Amber Heard's Lawyers Vow to Expose 'Real Johnny Depp' in Opening Statement

The opening statements in the Johnny Depp-Amber Heard trial were heard in the courthouse in Fairfax, Virginia on Tuesday, with claims of physical abuse and "paranoid" and "delusional" behavior.

The Pirates of the Caribbean star is suing his ex-wife for $50 million over an essay she wrote about domestic abuse published in The Washington Post in 2018.

Heard, meanwhile, is countersuing for $100 million for nuisance.

In the article, Heard claimed that she was a victim of domestic abuse. While she didn't name Depp, his legal team argues it is clear that she was referring to her ex-husband, which led to him losing out on work.

The article was titled: "I spoke up against sexual violence—and faced our culture's wrath. That has to change."

Depp famously lost a defamation case in the U.K. against the British tabloid The Sun in 2020 over allegations of domestic violence against Heard.

Amber Heard, Johnny Depp
US actor Johnny Depp (L) and US actress Amber Heard (R) are seen inside the courtroom during the $50 million Depp vs Heard deformation trial at the Fairfax County Circuit Court April 12, 2022, in Fairfax, Virginia. BRENDAN SMIALOWSKI/AFP via Getty Images

The actor repeatedly denied ever having been violent to Heard and the two gave evidence during the earlier trial where claims of brutal violence and intimate details of their tumultuous relationship were made public.

This time around, things are set to get ugly again.

Christi Dembrowski, Depp's older sister, was the first witness to take the stand in the trial.

In their opening statements, Depp's legal team argued that Heard is a liar and that she claimed to be a victim of domestic abuse to elevate her profile and career.

"Today, Johnny Depp's name is associated with a lie [that he abused Heard]," said his lawyer, Benjamin Chew.

"The evidence will show that the clear implication in Ms. Heard's op-ed that you have in front of you was that she was the victim of domestic abuse perpetrated by Mr. Depp. The evidence will show that that was a lie and it remains a lie when it was repeated and republished two years later," the attorney told the jury.

"Hollywood studios don't want to deal with the public backlash from hiring someone accused of abuse, even someone with an incredible body of work that Mr. Depp can be proud of. A false allegation can devastate a career," Chew continued in his opening statement.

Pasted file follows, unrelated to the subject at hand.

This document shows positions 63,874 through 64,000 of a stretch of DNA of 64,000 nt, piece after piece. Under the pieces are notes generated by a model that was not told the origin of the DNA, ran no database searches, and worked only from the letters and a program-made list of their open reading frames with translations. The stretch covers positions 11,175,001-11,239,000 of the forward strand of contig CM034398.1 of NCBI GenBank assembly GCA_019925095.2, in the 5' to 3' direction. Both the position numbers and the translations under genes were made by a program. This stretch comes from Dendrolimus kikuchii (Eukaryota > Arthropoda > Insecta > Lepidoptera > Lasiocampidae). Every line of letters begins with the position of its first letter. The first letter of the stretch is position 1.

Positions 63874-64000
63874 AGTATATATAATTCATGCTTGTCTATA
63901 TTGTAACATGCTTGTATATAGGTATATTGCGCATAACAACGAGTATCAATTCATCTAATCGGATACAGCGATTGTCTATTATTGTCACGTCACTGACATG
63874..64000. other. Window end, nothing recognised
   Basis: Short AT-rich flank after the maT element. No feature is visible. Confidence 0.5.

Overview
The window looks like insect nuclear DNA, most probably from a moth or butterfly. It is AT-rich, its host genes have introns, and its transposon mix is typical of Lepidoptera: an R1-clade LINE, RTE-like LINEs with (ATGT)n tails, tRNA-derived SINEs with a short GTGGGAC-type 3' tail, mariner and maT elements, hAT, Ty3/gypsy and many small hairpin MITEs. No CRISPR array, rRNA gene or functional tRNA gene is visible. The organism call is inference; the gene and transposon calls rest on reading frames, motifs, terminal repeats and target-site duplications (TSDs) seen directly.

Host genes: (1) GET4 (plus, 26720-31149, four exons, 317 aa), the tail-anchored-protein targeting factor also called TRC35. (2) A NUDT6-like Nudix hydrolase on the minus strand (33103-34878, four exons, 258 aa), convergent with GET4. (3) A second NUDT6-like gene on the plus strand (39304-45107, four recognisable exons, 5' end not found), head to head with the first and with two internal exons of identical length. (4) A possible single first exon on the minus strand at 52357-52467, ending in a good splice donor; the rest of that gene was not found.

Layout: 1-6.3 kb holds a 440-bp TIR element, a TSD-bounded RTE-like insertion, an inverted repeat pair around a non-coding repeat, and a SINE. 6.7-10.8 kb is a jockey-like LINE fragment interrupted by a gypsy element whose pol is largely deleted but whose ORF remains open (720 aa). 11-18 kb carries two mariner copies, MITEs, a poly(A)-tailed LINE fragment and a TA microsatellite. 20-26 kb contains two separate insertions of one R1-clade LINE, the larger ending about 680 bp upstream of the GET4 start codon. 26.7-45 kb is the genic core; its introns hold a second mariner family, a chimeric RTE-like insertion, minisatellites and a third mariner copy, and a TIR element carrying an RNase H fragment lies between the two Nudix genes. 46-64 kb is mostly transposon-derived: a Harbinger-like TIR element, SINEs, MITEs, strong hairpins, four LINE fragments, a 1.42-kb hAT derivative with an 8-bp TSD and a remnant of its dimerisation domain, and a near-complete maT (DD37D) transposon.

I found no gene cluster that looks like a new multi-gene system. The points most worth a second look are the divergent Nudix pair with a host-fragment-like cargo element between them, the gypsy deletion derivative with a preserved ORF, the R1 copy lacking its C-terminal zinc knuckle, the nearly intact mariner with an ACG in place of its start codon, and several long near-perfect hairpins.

"By choosing to lie about her husband for her own personal benefit, (Heard) forever changed Mr. Depp's life and reputation. You will hear him tell you the dreadful influence it had on his life."

Amber Heard, Johnny Depp
The opening statements in the multimillion-dollar trial of Johnny Depp and Amber Heard were heard in the courthouse in Fairfax, Virginia on Tuesday. Getty Images

His co-counsel, Camille Vasquez, added: "You're going to learn that [Heard] is a profoundly troubled person who manipulated people around her, like she manipulated Mr. Depp.

Vasquez told the jury that Heard had taken the "role of a lifetime" in accusing Depp of domestic violence and now she can't back down from her allegations.

"[Depp] will go to his grave knowing there are people out there in the world who believe he abused a woman," Vasquez said. "We will ask you to tell the world that he is not the abuser that she described."

Heard's attorneys meanwhile predicted a "spectacle" trial about the most private details of the couple's 15-month marriage and vowed to expose the "real Johnny Depp" to the world.

"You're going to see who the real Johnny Depp is. Behind the red carpets, behind the fame, behind the money, behind the pirate costumes, you're going to see who that man really is," Heard's lawyer Benjamin Rottenborn promised.

"I am sorry Amber will have to relive it, but that is the case Depp chose to bring, and we're not going to stand by and let them sling mud and make inflated, false statements," Rottenborn said.

Regarding Heard's Washington Post op-ed, Rottenborn said that the actress writing about domestic abuse was a matter of public interest.

"You have to look at the words in the context of the piece—context matters," Rottenborn said. "The words she wrote are true...She drew on her experiences as someone who reported domestic abuse and there is no dispute she did in fact report this in 2016...This article is about the social change she is advocating and which the First Amendment protects."

Rottenborn's co-counsel Elaine Bredehoft's opening statement reflected on the 2020 trial against The Sun.

Bredehoft spoke about Depp's "crushing" drug and alcohol abuse and said he would become a "monster" when he was under the influence of substances.

The attorney described Depp as "delusional" and "paranoid," claiming that he would drink and take drugs before allegedly "assaulting" Heard on various occasions.

"He came off the sofa, got on his knees and started crying, 'I thought I had put the monster away for good,'" Bredehoft said. "Amber made a mistake millions before her and millions after who are victims of domestic abuse—she chose to stay. She thought she could fix him."

"We're going to ask you... to hold Mr. Depp responsible. Enough is enough," Bredehoft said.

Following Heard's attorneys' opening statements, representatives for Depp called the claims of violence "fictitious" and said they "were never made at the onset of Amber's allegations in 2016, and only advantageously surfaced years later once she was sued for defamation after noting in her op-ed that she was a victim of 'sexual violence.'"

"Words are key in a defamation case and conveniently, this allegation only came after that," a spokesperson said. "This follows a pattern of her elaborate, erroneous claims which have continued to change and evolve over time for the purpose of Hollywood shock value of which Amber has mastered and used to exploit a serious social movement."